Re: Re: computing residues

*To*: mathgroup at smc.vnet.net*Subject*: [mg54859] Re: [mg54821] Re: [mg54785] computing residues*From*: Andrzej Kozlowski <akoz at mimuw.edu.pl>*Date*: Fri, 4 Mar 2005 05:07:53 -0500 (EST)*References*: <200503010658.BAA25262@smc.vnet.net> <200503030329.WAA21091@smc.vnet.net> <4a6a68e0a91addc250bf47ab9ab03e74@mimuw.edu.pl>*Sender*: owner-wri-mathgroup at wolfram.com

I have to admit Mathematica is smarter than I had thought and in fact: Residue[1/Sin[x],{x,Root[8*#1^3-6*#1-1&,3]-Cos[Pi/9]}] 1 I made a mistake by using Root[8*#1^3-6*#1-1&,1] instead of Root[8*#1^3-6*#1-1&,3] in the first part of my example below. In fact Residue deals with this case impressively well. This certainly seems to reduce the strength of my argument, though I still would prefer to get an unevaluated input in the non-numerical case. Andrzej On 3 Mar 2005, at 08:47, Andrzej Kozlowski wrote: > > On 3 Mar 2005, at 04:29, Daniel Lichtblau wrote: > >> mjumbo wrote: >> >>> Hello, >>> >>> I would like to compute residues of analytical function, but >>> Mathematica's built-in function Residue produces extremely strange >>> results. E.g. >>> >>> Residue[1/Sin[z], {z, w}] >>> >>> gives 0, I expected it produce some conditional expression, or at >>> least to leave this expression unevaluated, but 0 is surely >>> incorrect. >>> What I am doing wrong? >>> >>> MJM >>> __________ >>> www.newmail.ru -- óçåë ñâîáîäíûõ êîììóíèêàöèé. >>> >>> >> >> You are not doing anything wrong but your expectation is not >> realistic. >> You would like Residue to encorporate, among other things, a >> (nonexistent) transcendental solver, and an oracle to determine when >> the >> expansion point might be treated as arbitrary. This would also raise >> serious design issues in terms of how to describe the result. To see >> what I mean, consider what output you think might be realistic for the >> following examples. >> >> Residue[(z^2-1)/Sin[z*Pi], {z,z0}] >> Residue[(z^2-1)/Sin[Sin[z*Pi]], {z,z0}] >> Residue[(z^2-1)/Sin[z*t], {z,z0}] >> Residue[1/(z-Tan[z]), {z,z0}] >> Residue[1/(z-t*Tan[z]), {z,z0}] >> Residue[1/Sin[z], {z,z0-Sqrt[z0^2]}] >> >> I can tell you how one might begin to approach this. Use Reduce to >> find >> zeros of 1/f[z]. Give up when Reduce fails. Otherwise attempt to use >> its >> result as an assumption to Series in order to find information about >> singular points. >> >> Among other issues this assumes that you can in some way recognize >> what >> is the "variable" on which you will place assumptions. And that Series >> can be used to advantage with appropriate assumptions. For example, >> here >> we find a pole, as desired. >> >> In[19]:= Series[1/Sin[z*Pi], {z,z0,1}, >> Assumptions->Element[z0,Integers]] >> >> Sec[Pi z0] Sec[Pi z0] Tan[Pi z0] >> Out[19]= ----------- + --------------------- + >> Pi (z - z0) 2 >> >> 2 >> Pi Sec[Pi z0] Pi Sec[Pi z0] Tan[Pi z0] 2 >>> (------------- + -------------------------) (z - z0) + O[z - z0] >> 6 4 >> >> Here we are not so fortunate. >> >> In[21]:= Series[1/Sin[z], {z,z0,1}, >> Assumptions->Element[z0/Pi,Integers]] >> >> 2 >> Out[21]= Csc[z0] - Cot[z0] Csc[z0] (z - z0) + O[z - z0] >> >> In summary, I see several things standing in the way of this rather >> vaguely proposed functionality. >> >> (1) Lack of a clear design for what it should do, e.g. how to return >> the >> result. >> (2) Lack of capabilities to discern singular points. >> (3) Lack of an ability to recognize that the expansion point is in >> some >> way not bound to a specific "value" (that is to say, how do we know to >> treat it as being "possibly a singularity"). >> (4) Lack of an ability to recognize what are the assumptions needed to >> place us at such points. >> (5) Lack of a reasonable way to expand series with those assumptions >> that place us at such points. >> >> >> Daniel Lichtblau >> Wolfram Research >> >> >> > > It seems to me that all the above arguments are reasonable and > convincing but they still do not justify returning a meanngless 0 > whenever Mathematica has no idea of what the answer should be rather > than returning the result unevaluated as is usually done in such > cases. The current approach is quite useless while the "normal" > approach has soem uses, since it allows us to use an "inert" result > for later substitution and evaluation. With the current approach we > can construct (in Maxim's style ;-)) examples like: > > Residue[1/Sin[x], {x, Root[8*#1^3 - 6*#1 - 1 & , 1] - > Cos[Pi/9]}] > > 0 > > FullSimplify[Unevaluated[Residue[1/Sin[x], > {x, Root[8*#1^3 - 6*#1 - 1 & , 3] - Cos[Pi/9]}]]] > > 1 > > > It does not appear programistically impossible to change this > behaviour and it should not cause any serious backward compatibility > problems. In fact, even a somewhat more ambitious approach might be > possible: use the method you have indicated to see if you get any > useful results you can and return an If statement just as definite > integration with symbolic limits does. Personally I have doubts > whether this is worth implementing, given that it is not likely to be > used very frequently and a user that needs it can easily do it himself > with the help of Reduce, but simply returning 0 seems to me to be > completely useless and difficult to justify. > > Andrzej Kozlowski >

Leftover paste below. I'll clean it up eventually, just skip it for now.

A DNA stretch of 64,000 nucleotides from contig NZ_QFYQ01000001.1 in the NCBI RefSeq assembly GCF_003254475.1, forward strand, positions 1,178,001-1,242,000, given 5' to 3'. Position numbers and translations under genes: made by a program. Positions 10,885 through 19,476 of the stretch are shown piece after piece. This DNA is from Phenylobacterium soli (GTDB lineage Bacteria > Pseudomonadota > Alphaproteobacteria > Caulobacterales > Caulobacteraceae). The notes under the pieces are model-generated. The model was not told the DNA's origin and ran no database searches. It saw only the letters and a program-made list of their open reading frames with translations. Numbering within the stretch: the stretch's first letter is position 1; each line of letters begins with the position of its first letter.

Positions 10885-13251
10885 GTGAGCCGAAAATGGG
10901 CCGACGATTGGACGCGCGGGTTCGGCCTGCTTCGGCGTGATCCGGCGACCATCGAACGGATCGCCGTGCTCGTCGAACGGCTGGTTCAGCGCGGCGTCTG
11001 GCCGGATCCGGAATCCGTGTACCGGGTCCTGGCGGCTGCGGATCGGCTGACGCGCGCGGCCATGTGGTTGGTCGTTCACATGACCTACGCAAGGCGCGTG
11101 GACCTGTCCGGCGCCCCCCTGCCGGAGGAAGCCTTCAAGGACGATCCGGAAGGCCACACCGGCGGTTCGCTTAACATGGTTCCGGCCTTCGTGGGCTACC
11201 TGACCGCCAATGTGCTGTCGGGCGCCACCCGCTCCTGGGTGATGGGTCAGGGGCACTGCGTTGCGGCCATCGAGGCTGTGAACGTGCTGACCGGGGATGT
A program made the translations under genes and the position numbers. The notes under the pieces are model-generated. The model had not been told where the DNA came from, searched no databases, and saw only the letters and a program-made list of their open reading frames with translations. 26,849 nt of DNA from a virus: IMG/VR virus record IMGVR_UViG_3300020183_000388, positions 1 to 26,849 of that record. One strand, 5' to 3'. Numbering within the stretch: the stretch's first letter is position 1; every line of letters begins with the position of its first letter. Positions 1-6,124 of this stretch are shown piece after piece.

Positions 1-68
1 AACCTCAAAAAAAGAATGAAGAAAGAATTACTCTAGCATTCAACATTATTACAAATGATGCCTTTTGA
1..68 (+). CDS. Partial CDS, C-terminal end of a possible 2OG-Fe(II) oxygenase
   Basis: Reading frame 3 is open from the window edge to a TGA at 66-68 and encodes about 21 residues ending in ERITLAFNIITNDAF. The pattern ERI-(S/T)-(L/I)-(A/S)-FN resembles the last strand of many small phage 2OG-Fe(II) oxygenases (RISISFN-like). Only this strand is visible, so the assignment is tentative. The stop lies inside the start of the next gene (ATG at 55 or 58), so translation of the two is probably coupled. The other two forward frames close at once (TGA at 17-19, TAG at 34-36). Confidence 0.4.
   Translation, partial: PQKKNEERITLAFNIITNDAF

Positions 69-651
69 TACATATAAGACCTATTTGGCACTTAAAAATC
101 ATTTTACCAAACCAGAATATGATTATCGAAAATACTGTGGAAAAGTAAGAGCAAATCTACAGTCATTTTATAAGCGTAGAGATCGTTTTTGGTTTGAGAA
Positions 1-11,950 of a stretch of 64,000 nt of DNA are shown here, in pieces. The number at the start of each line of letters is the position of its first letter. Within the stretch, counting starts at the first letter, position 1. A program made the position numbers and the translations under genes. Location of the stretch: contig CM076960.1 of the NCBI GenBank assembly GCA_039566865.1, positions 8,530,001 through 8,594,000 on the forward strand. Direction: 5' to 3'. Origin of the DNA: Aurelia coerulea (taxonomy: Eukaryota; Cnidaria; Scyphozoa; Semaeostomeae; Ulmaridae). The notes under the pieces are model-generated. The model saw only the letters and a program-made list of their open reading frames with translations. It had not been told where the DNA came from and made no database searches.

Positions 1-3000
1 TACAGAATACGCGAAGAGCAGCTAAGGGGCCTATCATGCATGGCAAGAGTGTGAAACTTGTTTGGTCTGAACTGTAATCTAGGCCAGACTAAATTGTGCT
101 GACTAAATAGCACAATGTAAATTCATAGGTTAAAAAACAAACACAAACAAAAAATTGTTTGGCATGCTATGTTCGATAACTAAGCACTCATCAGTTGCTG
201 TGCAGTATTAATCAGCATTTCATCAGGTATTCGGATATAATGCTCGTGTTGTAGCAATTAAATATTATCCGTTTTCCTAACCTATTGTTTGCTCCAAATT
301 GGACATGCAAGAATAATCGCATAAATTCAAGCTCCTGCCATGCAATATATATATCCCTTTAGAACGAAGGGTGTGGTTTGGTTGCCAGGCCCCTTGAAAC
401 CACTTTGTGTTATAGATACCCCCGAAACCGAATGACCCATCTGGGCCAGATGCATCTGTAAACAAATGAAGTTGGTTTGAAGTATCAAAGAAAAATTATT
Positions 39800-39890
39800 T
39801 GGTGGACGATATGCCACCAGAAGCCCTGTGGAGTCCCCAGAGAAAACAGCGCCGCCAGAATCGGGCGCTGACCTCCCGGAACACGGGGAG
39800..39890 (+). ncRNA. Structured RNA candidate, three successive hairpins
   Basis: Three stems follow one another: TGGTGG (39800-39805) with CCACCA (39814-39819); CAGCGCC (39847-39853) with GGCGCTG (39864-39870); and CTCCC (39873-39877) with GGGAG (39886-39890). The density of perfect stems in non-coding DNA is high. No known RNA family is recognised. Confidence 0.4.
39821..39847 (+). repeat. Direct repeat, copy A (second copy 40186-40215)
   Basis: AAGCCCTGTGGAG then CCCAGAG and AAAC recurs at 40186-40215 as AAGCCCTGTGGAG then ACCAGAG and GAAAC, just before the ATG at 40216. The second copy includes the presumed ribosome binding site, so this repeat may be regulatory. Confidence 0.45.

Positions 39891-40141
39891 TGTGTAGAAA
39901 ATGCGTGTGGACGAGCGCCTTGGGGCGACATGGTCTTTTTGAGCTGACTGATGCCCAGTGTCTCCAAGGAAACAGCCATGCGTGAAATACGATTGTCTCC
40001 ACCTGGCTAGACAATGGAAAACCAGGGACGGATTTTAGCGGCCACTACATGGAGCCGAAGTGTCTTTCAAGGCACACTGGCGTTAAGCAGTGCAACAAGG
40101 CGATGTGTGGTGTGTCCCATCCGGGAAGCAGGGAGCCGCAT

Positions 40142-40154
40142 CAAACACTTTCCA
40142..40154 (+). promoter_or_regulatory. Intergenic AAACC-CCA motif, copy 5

**References**:**computing residues***From:*mjumbo <mjumbo@nm.ru>

**Re: computing residues***From:*Daniel Lichtblau <danl@wolfram.com>

**Re: FindRoot/NDSolve problem in VS5**

**Front End Programming question**

**Re: Re: computing residues**

**Re: computing residues**